A change in the balance of the types of transport infrastructure we build, including mass rapid transit, will provide people with more flexibility through greater choice. This allows people to avoid congestion, enables better land-use options, and can result in efficiency and productivity gains. Having facilities, such as shops, closer to transport hubs and where they live allows people to do everything they need to do without using a car. Car parking space can be used for more productive things.
And that’s why New Zealanders will use public transport, or ride bikes, in much greater numbers if the infrastructure is provided. Again, look at Auckland with its recent improvements to rail and bus. Build it and they will come in ever greater numbers. Those numbers don’t lie.
For so long driving your car has been made easy. Roads are wide and dangerous for pedestrians and bikes – perhaps a significant reason for why such a small, tiny percentage of the community walks and bikes to work. Where speed limits have been slashed in our cities, people have flocked, which is good for local businesses, and accidents have decreased. The impact on drivers is minimal in comparison, and does not outweigh the benefits.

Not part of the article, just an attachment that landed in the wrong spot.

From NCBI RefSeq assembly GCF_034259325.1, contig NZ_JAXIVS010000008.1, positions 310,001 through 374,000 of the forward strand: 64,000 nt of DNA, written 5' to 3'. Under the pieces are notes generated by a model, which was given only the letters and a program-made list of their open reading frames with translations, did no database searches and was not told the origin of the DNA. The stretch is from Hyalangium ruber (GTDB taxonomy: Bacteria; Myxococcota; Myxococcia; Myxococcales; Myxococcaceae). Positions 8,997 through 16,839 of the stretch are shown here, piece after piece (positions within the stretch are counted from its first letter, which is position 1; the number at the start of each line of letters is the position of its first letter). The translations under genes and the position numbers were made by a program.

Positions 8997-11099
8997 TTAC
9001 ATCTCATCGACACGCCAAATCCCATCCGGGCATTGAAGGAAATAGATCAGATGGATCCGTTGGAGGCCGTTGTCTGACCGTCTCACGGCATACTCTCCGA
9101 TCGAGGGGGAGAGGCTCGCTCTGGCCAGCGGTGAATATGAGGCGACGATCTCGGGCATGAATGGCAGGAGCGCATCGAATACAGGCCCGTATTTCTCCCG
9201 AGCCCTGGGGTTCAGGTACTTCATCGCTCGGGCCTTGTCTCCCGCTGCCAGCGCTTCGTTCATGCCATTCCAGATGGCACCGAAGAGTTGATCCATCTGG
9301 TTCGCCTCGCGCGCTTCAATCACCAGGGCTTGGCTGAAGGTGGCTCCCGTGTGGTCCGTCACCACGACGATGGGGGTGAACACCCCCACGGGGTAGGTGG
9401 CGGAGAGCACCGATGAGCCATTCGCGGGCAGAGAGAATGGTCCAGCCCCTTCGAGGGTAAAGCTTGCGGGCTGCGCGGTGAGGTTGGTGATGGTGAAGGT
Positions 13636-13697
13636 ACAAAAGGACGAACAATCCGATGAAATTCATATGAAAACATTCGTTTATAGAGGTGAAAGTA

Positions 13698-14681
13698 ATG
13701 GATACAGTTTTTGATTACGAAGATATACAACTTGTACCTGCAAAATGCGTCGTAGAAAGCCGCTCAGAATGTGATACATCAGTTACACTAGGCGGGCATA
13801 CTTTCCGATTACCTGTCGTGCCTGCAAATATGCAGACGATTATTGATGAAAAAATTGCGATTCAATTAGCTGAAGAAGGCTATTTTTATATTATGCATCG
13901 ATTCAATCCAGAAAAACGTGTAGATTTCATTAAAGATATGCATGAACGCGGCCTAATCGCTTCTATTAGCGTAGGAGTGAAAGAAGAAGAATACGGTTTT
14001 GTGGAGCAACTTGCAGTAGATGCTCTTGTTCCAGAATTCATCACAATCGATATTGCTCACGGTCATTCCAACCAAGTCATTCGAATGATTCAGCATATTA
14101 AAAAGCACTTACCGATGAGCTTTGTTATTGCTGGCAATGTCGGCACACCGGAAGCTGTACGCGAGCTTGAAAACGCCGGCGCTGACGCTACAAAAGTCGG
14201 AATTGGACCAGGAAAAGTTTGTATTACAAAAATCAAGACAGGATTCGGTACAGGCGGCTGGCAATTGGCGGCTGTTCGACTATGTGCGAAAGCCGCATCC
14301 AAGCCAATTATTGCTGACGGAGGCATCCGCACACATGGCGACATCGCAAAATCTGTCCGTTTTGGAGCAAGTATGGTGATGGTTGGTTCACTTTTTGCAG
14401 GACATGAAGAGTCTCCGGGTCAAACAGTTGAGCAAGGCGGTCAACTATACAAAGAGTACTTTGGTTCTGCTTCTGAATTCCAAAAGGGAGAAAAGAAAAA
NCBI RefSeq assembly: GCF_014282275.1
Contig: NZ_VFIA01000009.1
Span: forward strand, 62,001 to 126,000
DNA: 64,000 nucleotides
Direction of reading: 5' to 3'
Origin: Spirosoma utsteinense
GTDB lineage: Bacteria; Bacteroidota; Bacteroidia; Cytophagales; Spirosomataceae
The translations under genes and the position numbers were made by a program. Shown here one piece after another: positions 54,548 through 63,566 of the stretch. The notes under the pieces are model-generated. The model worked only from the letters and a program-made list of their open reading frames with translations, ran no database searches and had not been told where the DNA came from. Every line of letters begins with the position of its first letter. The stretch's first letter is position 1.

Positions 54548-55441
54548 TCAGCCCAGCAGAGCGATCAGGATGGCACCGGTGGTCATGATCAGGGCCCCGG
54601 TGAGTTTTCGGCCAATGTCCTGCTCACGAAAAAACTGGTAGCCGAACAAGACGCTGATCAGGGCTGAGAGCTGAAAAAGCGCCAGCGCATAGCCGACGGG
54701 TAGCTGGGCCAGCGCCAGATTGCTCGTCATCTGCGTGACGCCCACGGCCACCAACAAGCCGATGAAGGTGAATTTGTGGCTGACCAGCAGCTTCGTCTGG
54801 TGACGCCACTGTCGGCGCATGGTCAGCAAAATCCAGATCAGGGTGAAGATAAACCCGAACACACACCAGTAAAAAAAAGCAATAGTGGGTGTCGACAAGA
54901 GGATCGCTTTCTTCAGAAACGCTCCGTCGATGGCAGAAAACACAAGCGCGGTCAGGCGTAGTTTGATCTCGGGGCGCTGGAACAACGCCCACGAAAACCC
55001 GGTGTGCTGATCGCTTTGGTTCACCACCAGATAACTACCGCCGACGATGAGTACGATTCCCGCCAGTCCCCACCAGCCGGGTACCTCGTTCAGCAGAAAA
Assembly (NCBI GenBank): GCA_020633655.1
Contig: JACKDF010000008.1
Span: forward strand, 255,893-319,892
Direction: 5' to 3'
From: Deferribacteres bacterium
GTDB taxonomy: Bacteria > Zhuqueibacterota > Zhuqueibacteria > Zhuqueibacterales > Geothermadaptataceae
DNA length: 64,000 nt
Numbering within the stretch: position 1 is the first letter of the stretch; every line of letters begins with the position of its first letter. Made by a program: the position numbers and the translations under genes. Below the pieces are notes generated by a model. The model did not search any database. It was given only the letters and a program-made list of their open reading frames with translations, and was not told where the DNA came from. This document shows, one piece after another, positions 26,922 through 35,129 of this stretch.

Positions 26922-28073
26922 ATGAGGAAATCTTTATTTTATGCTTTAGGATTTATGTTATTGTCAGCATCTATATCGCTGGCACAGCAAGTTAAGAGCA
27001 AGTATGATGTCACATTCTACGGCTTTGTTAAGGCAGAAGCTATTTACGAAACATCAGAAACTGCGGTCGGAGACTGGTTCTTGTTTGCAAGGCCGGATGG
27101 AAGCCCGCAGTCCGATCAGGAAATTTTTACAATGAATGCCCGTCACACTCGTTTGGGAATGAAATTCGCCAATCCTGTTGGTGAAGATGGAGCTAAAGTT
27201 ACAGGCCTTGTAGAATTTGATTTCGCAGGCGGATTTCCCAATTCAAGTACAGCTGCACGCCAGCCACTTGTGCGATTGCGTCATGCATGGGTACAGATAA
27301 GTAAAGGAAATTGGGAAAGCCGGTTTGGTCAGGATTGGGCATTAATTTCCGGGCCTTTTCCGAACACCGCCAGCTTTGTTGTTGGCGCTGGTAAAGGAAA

These ideas are about increasing accessibility. Failure to change, to continue the same tired policies is simply stopping our cities in their tracks. Investing in rail, cycleways, mass rapid transit, as well as some roads, will employ people, spur the economy, get people where they need to be faster, reduce congestion and increase safety.
Why isn’t any of this happening as it should? Because a group of people have an ideological disposition to force upon us a supposedly “Utopian” transport system. But it is a dangerous, fools paradise peddled by dangerous fools with their heads high up in the clouds of failed roads-based thinking. It ignores the reality ordinary New Zealanders live through each day. It is utterly impossible to implement, and only a fool would believe it could be so.
Yet these people are winning, and implementing their economic disaster while frustrated people are stuck in congestion every day, and the wheels of commerce and industry start to slow to a crawl. Light rail, cycleways, these things will get you moving. New Zealand desperately needs to invest in more sustainable transport now.